Wednesday, March 30, 2016

The Pictorial Rug

The Pictorial Rug by Jane E. Halliwell
Copyright 2000

After beginning "Tis and Taint", I was able to purchase this book on pictorial rugs.  Jane states that these rugs can be hooked in 3 styles: primitive, realistic, or impressionist.  Primitive art lacks detail and pays little attention to scale and perspective.  The strips used to hook them are usually a 1/4 inch or larger.

Briarwood Folk Art Pattern Inspired by Magdalena Briner Eby

 Realism is representing the subject truthfully.  It has details, shading, and perspective.  Jane says rugs portraying Currier & Ives prints are good examples.  These rugs are often hooked in a #2 or #3 strip. (1/16th inch or 3/32 inch).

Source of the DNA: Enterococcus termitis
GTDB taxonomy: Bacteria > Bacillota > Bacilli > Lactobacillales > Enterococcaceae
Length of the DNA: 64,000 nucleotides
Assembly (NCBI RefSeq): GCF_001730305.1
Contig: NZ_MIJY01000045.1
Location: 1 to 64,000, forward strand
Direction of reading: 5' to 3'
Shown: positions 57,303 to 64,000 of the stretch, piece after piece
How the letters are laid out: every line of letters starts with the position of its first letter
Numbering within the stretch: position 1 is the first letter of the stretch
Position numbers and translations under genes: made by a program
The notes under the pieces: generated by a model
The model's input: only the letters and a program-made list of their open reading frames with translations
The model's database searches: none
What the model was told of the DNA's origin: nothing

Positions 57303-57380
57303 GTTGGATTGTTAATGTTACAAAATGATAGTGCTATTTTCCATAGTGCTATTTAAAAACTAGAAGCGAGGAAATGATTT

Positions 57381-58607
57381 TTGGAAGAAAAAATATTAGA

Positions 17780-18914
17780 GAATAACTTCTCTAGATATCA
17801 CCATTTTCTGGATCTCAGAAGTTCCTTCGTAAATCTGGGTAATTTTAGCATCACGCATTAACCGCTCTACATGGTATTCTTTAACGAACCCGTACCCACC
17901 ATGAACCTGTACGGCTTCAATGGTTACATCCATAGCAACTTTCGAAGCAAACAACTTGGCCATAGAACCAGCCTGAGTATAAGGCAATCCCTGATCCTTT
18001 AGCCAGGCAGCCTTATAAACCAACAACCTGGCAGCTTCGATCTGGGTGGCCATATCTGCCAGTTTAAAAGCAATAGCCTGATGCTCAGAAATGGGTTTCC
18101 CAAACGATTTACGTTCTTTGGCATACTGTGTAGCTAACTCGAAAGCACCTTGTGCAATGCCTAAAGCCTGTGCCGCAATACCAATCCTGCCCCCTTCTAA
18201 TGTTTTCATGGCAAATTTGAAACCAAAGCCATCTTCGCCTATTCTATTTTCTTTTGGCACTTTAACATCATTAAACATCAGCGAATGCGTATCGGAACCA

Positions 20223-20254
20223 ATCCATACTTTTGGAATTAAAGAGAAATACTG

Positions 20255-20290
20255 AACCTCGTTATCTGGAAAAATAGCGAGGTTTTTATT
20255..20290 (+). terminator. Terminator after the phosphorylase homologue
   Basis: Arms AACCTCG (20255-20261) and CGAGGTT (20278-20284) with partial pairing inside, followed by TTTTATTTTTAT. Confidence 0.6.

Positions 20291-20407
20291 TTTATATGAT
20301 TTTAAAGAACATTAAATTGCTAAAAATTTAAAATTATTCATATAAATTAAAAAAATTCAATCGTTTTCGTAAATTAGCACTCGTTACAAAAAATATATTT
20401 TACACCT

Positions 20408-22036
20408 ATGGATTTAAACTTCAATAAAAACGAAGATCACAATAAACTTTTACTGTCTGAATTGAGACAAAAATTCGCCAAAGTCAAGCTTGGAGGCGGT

Small Town USA, circa 1940s, based on the Artwork of George Kovach
Hooked by Roland Nunn

Impressionism is somewhere between primitive and realistic.  Impressionist rugs lean toward realism but lack some detail and are hooked in a #4 or #5 (1/8 inch or 5/32 inch).  Using Jane's definitions, I would categorize "Tis and Taint" as an impressionistic design.  Most of the strips I've used have been cut in a #4.
From research I was able to find that "Tis and Taint" (no.912) was created and published on July 20, 1978.  I still haven't seen a completed rug.

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